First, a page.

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20-0309 Monday “Daily Bugle”

20-0309 Monday “Daily Bugle”

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Monday, 9 March 2020

[No items of interest today]
  1. Items Scheduled for Future Federal Register Edition (No New postings) 
  2. Commerce/BIS: Court Ordered Injunction Pertaining to Revisions to the USML Categories I, II, and III
  3. Commerce/Census: “AES Changes Impacted by Export Control Reform Implementation Rule”
  4. State/DDTC: Court Ordered Injunction Pertaining to Revisions to the USML Categories I, II, and III
  5. Treasury/OFAC Issues Iran-Related FAQ Concerning COVID-19
  6. EU Commission Corrects Dual-Use Regulation
  1. NYT: “Dozens of Swiss Companies Keen on Export Channel to Iran”s
  2. Sipri: “U.S. and France Dramatically Increase Major Arms Exports; Saudi Arabia Largest Arms Importers
  3. Telegraph: “Truckers Face Paperwork Mountain After Britain Opts Against Fast-Track Security Checks Agreement with EU”s
  4. WorldECR: “Italy Shifts Responsibility for Export Controls and Dual-Use Technologies to Foreign Ministry”s
  1. J.E. Bartlett: The ITAR Cats I-II-III Guns & Ammo Amendments Scheduled to Take Effect Today 9 March – Get Your Amended BITAR Now!
  2. Reeves & Dola: “Federal Court Issues Partial Injunction in Case Against New Export Rules”
  1. Monday List of Ex/Im Job Openings: 74 Jobs Available – 4 New Job Openings This Week
  2. Chris Skinner Moves to Williams Mullen
  1. FD Associates Presents “The ITAR, The EAR and the transition of USML I, II and III to the EAR” Seminar, 24 March in Tysons Corner, VA
  2. FCC Academy: U.S. Export Controls: ITAR, EAR, and FMS on 7-9 April in Amsterdam
  1. Bartlett’s Unfamiliar Quotations 
  2. Are Your Copies of Regulations Up to Date? Find the Latest Amendments Here.
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EXIMITEMS FROM TODAY’S FEDERAL REGISTER

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OGSOTHER GOVERNMENT SOURCES

OGS_a1
1.
Items Scheduled for Future Federal Register Editions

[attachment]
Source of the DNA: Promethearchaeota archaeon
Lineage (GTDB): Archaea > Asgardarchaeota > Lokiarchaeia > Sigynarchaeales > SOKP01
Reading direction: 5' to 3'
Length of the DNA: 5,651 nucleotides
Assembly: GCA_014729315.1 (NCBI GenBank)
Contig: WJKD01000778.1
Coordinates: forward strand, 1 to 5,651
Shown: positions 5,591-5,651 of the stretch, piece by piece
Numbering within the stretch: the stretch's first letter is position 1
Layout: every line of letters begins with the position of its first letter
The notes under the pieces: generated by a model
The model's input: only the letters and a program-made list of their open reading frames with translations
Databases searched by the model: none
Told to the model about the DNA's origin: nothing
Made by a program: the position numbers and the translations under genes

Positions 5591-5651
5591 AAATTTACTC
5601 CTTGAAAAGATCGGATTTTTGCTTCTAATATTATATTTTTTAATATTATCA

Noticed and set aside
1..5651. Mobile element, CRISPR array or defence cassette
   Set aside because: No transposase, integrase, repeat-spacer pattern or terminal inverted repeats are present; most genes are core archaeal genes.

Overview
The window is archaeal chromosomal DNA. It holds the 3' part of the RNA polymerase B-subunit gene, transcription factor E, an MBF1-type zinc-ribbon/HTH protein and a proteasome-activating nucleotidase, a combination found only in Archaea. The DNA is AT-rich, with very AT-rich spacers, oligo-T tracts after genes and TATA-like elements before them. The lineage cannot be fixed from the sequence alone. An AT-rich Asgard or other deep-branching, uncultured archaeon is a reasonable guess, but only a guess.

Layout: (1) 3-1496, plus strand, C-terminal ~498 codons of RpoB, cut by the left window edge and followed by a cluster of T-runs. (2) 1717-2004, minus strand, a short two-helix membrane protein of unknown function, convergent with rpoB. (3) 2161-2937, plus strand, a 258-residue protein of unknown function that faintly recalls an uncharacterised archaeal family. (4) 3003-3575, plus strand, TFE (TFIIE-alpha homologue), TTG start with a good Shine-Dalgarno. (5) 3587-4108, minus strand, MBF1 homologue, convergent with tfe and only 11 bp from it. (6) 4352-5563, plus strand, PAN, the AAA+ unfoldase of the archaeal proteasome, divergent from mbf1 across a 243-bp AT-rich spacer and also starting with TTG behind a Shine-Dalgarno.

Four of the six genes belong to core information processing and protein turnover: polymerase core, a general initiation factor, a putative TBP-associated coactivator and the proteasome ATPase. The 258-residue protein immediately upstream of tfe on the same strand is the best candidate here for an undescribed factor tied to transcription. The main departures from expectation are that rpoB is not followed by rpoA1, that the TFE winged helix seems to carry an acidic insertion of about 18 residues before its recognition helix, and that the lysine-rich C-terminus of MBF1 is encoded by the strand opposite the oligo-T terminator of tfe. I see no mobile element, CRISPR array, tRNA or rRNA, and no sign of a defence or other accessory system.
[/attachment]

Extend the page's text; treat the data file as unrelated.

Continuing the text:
(Source: Federal Register)   
 
* Justice/ATF; NOTICES; Agency Information Collection Activities; Proposals, Submissions, and Approvals: Application for Registration of Firearms Acquired by Certain Governmental Entities [Pub. Date: 10 Mar 2020]
 
* Justice/ATF; NOTICES; Agency Information Collection Activities; Proposals, Submissions, and Approvals: Notice of Firearms Manufactured or Imported [Pub. Date: 10 Mar 2020]
 
* Justice/ATF; NOTICES; Agency Information Collection Activities; Proposals, Submissions, and Approvals: Records of Acquisition and Disposition, Collectors of Firearms [Pub. Date: 10 Mar 2020]
 
* Treasury/OFAC; RULES; Removal of Terrorism Sanctions Regulations [Pub. Date: 10 Mar 2020]

 
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OGS_a2
2
. Commerce/BIS: Court Orders Injunction Pertaining to Revisions to the U.S. Munitions List Categories I, II, and III

(Source: Commerce/BIS, 6 Mar 2020)
 
On March 6, 2020, the Honorable Richard A. Jones, District Judge of the U.S. District Court for the Western District of Washington issued an order enjoining the U.S. Department of State from implementing or enforcing the regulation entitled International Traffic In Arms Regulations: U.S. Munitions List Categories I, II, and III, 85 Fed. Reg. 3819 (Jan. 23, 2020) “insofar as it alters the status quo restrictions on technical data and software directly related to the production of firearms or firearm parts using a 3D-printer or similar equipment.” (Case No. 2:20-cv-00111- RAJ) As a result, any request for licenses of items that would otherwise fall under §§ 732.2(b) and 734.7(c) of the U.S. Department of Commerce regulation entitled Control of Firearms, Guns, Ammunition and Related Articles the President Determines No Longer Warrant Control Under the United States Munitions List (USML), 85 Fed. Reg. 4136 (Jan. 23, 2020) should instead be directed to the U.S. Department of State.

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OGS_a3
3
. Commerce/Census: “AES Changes Impacted by Export Control Reform Implementation Rule”

(Source: Commerce/Census, 6 Mar 2020)